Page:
Even when Moroccans are not furious, it can often sound as though they are furious – Arabic (with Darija being the local version here in Morocco) is a beautiful and terribly theatrical language, all guttural and animated.
It is also a language where one must be incredibly careful – two words with entirely different meanings can sound very similar. Did I tell you about the time I ordered a coffee with milk, all innocent and confident, only to see the waiter keel over laughing, having to return to the kitchen with his legs crossed?
Feel free to email me if you’d like, I’ll tell you what I was asking for.
It’s late afternoon not long ago – and unseasonably warm. I’m just in the door from lunch and back to my computer to try and finish a blog post which has seen me in a sort of ‘writers dystopia’. I’m loathing adding to it – there is too much to cover and too much time has passed since the last post.
A man is screaming in the street below. It’s broad daylight and I have the wireless playing to drown out the sounds of his impassioned bellowing. I wish I could understand what he is saying for the rant is never ending. I draw the curtains, blinded by the beautiful afternoon sun, before leaning over the balcony to take in his free performance from my vantage point four floors above.
Passers by are delighted, they can’t get enough of it. The man who sits in a chair (all day) outside one of the bars which doesn’t open until at least 10pm, circles him with intrigue. Women place their shopping on the pavement, and young boys appear from the shops rubbing their hands with glee. Hair all gelled back and dying from years at the hands of a GHD wand.
We’re all brought together by one mans furore, my neighbours and fellow bystanders are intrigued for the language, the sheer sound of his impassioned cries down the phone (they’re thick and fast) and his unwillingness to stop.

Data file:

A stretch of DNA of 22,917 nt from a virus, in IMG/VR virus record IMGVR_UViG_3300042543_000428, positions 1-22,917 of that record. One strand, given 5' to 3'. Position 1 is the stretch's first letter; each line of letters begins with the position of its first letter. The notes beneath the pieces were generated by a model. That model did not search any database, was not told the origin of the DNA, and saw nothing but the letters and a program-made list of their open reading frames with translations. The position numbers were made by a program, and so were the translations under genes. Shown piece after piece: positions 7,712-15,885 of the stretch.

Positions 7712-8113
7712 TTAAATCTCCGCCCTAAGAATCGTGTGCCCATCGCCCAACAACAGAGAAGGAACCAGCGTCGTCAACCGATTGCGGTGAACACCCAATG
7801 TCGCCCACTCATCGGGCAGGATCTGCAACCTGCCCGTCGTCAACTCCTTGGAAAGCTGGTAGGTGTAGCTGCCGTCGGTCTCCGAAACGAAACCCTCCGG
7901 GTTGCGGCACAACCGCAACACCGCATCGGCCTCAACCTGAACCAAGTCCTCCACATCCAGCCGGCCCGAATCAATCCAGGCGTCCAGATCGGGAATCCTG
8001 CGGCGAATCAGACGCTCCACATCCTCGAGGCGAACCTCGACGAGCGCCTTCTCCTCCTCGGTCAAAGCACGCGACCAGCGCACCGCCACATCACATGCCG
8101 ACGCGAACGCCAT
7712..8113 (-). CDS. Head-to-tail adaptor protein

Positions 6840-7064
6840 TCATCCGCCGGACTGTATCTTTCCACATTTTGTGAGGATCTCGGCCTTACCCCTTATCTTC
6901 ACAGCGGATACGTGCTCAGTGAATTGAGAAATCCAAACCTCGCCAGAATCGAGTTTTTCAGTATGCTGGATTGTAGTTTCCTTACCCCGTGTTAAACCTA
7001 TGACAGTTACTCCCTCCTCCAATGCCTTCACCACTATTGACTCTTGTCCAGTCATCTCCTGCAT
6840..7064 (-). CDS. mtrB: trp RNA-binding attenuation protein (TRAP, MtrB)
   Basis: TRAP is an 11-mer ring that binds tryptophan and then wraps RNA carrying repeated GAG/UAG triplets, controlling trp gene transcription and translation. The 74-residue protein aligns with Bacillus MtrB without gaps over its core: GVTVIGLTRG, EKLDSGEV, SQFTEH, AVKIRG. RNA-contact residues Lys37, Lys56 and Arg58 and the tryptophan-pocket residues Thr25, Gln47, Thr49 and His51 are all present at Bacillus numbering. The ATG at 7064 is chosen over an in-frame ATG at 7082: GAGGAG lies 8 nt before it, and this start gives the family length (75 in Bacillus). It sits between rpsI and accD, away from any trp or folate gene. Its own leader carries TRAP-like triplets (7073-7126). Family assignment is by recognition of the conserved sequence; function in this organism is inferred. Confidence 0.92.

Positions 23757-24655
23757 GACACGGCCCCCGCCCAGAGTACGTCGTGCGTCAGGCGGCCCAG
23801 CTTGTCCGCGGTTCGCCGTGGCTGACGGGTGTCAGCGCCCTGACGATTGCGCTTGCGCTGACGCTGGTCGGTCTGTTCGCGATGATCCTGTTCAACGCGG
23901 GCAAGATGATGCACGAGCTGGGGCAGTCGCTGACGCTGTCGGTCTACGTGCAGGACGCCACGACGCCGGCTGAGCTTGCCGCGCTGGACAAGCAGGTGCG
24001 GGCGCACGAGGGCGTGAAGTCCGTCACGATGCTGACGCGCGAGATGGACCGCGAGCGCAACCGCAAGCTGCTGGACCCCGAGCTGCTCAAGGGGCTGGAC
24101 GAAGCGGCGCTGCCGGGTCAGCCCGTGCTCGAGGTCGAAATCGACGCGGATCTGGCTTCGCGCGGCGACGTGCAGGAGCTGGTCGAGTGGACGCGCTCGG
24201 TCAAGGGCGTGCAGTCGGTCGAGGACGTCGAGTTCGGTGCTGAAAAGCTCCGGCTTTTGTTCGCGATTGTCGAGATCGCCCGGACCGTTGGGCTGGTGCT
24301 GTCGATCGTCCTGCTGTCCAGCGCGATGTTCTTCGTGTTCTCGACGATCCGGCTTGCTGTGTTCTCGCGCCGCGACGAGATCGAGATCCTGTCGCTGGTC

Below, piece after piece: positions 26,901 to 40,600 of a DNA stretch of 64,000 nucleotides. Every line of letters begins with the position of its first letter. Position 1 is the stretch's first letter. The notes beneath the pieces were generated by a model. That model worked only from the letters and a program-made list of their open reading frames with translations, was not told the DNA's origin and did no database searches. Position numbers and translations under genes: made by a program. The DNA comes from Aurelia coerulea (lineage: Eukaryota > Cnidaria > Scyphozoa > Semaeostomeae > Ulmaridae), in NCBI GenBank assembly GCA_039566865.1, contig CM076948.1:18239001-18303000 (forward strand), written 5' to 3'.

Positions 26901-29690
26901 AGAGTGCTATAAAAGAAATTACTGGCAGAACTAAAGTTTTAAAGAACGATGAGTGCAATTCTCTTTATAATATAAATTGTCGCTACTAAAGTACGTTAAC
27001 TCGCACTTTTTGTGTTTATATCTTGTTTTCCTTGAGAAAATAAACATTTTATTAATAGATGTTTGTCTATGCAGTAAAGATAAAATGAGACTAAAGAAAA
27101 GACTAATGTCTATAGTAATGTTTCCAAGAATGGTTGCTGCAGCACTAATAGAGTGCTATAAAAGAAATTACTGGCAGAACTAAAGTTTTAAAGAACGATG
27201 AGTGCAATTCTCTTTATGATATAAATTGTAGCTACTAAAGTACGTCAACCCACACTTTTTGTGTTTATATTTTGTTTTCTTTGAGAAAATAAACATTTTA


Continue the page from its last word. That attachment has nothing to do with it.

I’m enjoying the sun and the pure theatre of it all.
Finally, after what feels like an eternity but is probably thirty minutes, he wraps up and walks away. I return inside with no idea of the outcome and open the laptop again – the words on the screen are uninspiring. I turn on a podcast where a young mother is telling the interviewer about the way in which she lost her identity when she had children.
‘Wouldn’t you have found it?’ I ask her, even though she can’t hear me, and I’m suddenly sympathising with the lunatic from the street who is now ten minutes gone.
I am more than aware that this blog has been a long time coming. I decided to return home to Australia in a moment of haste towards the end of last year, and that in itself is a whole other piece, or two, or three. It was an amazing trip where I reunited with my beloved family and friends.
Upon my return, I began making plans for future projects and have been focussed on breathing life into all of them
No pressure, 2020. Winning the lotto would be fabulous, finding love would be but a dream, and seeing the wall painted where the loo was removed, even better. Here’s hoping they can get the blue right.
Until all, or even a fraction of the above, becomes a reality, I’m off to do some further research about avocados in Kenya (did you know that they are the seventh largest producer in the world), and I am curious to know what Miranda Kerr is up to these days?
Is procrastination a disease?
If so, I’m going to cut myself a nice slice of England Cake and put the kettle on. And, I might even get back to that last piece of writing which has been plaguing me for far too long.
I woke up this early this morning and began writing this for you before the sun had even started to rise. I needed to shrug my way out of writers dystopia and back into an inspired utopia.
With love from Tangier.